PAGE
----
In the age of smartphones and tablets, children have more choice than ever before over what kind of information they can choose to consume, and how.
This can make it difficult for traditional methods of teaching to be sufficiently challenging, engaging and relevant.
Equally, when every answer can be found via Google, teachers can no longer present themselves as the authoritative gatekeepers to knowledge, stood at the front of the class.
Some academics go as far as saying that teachers must stop just transmitting knowledge, and instead become facilitators – supporting students in their own ways of “knowing and thinking”.
Teachers as facilitators
If ever there was a teacher that summed up this role of facilitator, it is 2015 Global Teacher Prize Winner Nancie Atwell.
US-based Nancie teaches English as a writing-reading workshop, where students choose the subjects they write about and the books they read.
She says that her workshops are based on Vygotsky’s principle that children learn through collaboration and cooperation. Her work has resulted in high volumes of work, with each student producing an average of 21 pieces of publishable writing and 40 books from 14 genres every year. This high volume of work boosts both their stamina and skill in reading and writing, and 97% of students at her Center for Teaching and Learning go on to university. Many of Nancie’s students have also become published authors.
The role of teacher as facilitator is well established in many developed education systems, and technology is enabling many to come up with innovative solutions for the challenges faced by their students.
For example, London-based mathematics teacher Colin Hegarty, a Top 10 Finalist last year, saw the opportunities that technology offered to help students engage with maths in new ways, uploading 1,500 tuition videos to YouTube.
These have been viewed more than 5 million times in 24 countries, while his website offering mathematics resources – mathswebsite.com – has been used by at least 65 UK schools and have had a great impact on the grades of his students.
It is not just technology’s effect on their students that is pushing teachers to pursue new ways of teaching; the pressure is also coming from employers.
The US National Education Association (NEA) says workforce skills and demands have changed dramatically in the last 20 years, with a “rapid decline in ‘routine’ work”.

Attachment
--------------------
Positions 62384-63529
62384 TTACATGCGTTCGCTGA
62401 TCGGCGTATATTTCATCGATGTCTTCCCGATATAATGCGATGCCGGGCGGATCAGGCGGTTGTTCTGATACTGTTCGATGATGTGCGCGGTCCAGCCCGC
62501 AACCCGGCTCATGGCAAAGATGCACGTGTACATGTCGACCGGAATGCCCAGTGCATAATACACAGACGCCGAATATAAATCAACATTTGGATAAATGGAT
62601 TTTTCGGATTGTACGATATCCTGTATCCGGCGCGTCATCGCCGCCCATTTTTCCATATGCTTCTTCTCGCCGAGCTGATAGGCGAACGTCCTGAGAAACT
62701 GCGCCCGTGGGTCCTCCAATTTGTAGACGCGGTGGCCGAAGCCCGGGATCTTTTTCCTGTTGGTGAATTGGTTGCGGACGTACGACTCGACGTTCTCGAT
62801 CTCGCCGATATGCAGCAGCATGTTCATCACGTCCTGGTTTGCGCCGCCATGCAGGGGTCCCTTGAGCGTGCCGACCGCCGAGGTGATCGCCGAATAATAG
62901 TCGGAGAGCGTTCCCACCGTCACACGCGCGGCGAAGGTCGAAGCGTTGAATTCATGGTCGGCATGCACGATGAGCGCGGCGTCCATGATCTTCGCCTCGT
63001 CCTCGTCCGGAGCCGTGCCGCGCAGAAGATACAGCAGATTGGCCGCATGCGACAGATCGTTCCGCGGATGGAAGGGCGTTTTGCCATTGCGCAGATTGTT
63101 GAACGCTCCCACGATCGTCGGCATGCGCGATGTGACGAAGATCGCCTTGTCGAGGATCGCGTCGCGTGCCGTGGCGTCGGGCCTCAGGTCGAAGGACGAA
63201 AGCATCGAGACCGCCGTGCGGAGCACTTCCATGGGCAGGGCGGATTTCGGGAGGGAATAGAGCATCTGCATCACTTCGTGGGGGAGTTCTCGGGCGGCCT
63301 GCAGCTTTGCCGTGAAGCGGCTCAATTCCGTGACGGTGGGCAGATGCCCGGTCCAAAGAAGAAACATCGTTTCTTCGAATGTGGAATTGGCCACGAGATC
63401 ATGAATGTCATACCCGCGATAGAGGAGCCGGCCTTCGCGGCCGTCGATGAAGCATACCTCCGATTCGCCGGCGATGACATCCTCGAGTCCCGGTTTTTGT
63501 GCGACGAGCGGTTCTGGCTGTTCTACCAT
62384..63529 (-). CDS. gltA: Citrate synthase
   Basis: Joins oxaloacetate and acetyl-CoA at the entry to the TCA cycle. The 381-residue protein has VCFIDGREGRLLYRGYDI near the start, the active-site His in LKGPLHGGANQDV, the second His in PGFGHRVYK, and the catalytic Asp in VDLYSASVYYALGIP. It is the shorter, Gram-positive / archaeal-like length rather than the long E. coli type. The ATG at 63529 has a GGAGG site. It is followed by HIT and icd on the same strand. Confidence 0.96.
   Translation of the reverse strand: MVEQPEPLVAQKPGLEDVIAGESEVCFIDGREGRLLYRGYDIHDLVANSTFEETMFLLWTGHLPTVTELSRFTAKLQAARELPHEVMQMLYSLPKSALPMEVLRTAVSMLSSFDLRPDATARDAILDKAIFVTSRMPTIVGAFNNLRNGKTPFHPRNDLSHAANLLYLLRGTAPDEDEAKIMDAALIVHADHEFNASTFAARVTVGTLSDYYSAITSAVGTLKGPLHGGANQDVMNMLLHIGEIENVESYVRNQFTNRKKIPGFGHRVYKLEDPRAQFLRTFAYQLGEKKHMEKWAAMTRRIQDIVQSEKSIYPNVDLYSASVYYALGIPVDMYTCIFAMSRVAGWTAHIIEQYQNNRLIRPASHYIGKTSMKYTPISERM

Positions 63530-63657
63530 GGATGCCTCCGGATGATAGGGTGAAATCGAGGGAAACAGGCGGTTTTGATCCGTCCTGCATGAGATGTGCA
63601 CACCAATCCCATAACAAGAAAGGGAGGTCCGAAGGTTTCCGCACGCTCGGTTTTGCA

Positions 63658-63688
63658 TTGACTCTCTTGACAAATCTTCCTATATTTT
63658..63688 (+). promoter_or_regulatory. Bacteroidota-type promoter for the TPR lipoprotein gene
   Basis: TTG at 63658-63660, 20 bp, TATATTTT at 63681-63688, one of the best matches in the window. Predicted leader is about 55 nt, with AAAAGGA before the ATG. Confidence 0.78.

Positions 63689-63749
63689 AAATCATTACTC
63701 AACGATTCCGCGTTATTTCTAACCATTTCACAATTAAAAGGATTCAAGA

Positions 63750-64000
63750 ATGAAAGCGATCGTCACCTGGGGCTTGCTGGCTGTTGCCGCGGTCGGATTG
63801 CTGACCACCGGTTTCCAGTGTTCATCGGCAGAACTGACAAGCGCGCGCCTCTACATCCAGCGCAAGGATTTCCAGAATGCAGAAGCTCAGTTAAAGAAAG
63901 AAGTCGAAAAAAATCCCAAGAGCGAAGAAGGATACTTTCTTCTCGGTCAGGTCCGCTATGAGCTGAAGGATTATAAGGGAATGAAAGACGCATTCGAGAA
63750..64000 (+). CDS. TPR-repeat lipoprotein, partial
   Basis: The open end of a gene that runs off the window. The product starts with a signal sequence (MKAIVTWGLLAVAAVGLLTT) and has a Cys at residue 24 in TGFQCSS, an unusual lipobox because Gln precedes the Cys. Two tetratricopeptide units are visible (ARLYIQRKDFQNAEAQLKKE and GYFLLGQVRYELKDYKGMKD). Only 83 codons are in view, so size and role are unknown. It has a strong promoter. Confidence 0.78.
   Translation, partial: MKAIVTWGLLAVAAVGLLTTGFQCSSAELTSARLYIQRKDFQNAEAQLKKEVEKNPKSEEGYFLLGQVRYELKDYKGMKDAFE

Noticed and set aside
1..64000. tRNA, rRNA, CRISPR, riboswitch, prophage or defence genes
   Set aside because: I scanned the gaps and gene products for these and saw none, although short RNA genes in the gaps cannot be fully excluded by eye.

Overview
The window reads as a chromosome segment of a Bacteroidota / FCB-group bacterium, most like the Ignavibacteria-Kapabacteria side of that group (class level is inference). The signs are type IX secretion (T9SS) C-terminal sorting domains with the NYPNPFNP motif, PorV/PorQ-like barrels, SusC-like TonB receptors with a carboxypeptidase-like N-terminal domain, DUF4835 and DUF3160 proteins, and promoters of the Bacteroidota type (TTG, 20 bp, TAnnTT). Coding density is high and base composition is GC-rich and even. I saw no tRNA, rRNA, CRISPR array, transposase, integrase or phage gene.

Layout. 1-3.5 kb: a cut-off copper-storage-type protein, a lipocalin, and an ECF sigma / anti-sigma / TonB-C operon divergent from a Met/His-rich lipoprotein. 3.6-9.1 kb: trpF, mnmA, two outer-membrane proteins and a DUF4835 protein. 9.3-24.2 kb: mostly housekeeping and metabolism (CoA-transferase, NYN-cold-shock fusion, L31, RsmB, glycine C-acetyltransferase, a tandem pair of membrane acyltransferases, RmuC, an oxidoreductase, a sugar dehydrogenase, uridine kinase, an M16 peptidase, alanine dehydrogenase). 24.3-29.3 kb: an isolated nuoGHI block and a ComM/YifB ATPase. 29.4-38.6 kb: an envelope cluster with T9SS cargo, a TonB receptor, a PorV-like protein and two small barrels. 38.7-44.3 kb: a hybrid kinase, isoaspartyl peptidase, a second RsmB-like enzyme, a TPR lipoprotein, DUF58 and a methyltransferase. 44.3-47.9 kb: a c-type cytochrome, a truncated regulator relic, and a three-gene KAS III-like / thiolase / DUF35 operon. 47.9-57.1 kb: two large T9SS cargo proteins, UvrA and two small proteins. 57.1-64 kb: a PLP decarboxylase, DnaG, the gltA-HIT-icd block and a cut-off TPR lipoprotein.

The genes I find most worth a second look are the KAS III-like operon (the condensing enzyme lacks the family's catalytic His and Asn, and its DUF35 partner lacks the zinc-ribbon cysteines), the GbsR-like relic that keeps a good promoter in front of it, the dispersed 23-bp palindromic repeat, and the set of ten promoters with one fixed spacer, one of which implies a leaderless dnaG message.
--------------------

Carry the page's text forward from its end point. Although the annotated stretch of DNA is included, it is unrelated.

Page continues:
At the same time, there has been a rapid increase in jobs involving non-routine, analytic, and interactive communication skills.
According to the NEA, today’s job market requires competencies such as critical thinking and the ability to interact with people from many linguistic and cultural backgrounds.
In addition to the traditional “three Rs” of reading, writing and arithmetic, the core skills crucial for successful future workers are identified as the four Cs: critical thinking; communication; collaboration and creativity.
Successfully passing on those skills to students requires teachers to employ strategies for “deeper learning”, according to the Education Policy Center at the American Institutes for Research.
These strategies include project-based learning to help students connect what they learn in school with the wider world, collaborative group work to help develop teamwork skills, an internships to have first-hand experience of the world of work.
Real world experience
This need for real world experiences was something US-based Global Teacher Prize 2016 Top 10 Finalist Joe Fatheree instinctively realised when he began teaching over 25 years ago.
Joe soon discovered that his students did not respond to the methods he had learned while training.
Instead Joe, who teaches media production and innovation, combines project-based learning with opportunities to work with industry leaders and local businesses.
Joe’s students now produce music, books and short films to industry standards covering diverse topics such as poverty, bullying and homelessness.
They use 3D printing and drone technology, build educational games using Minecraft, and are encouraged to share their work with large audiences.
Similarly, India-based teacher Kiran Bir Sethi, a 2015 Top 10 Finalist, sought a new way of teaching that would enable her pupils to creatively explore the world. She developed a simplified Design Thinking approach that leads students to understand empathetically rather than just intellectually, and puts academic learning into a real-world context.
For example, ninth grade students learning about the water filtration process visit low-income communities to find out about the quality of drinking water available there. They then use the knowledge learned in the classroom to build prototypes of water filtration machines that can be used by the community members.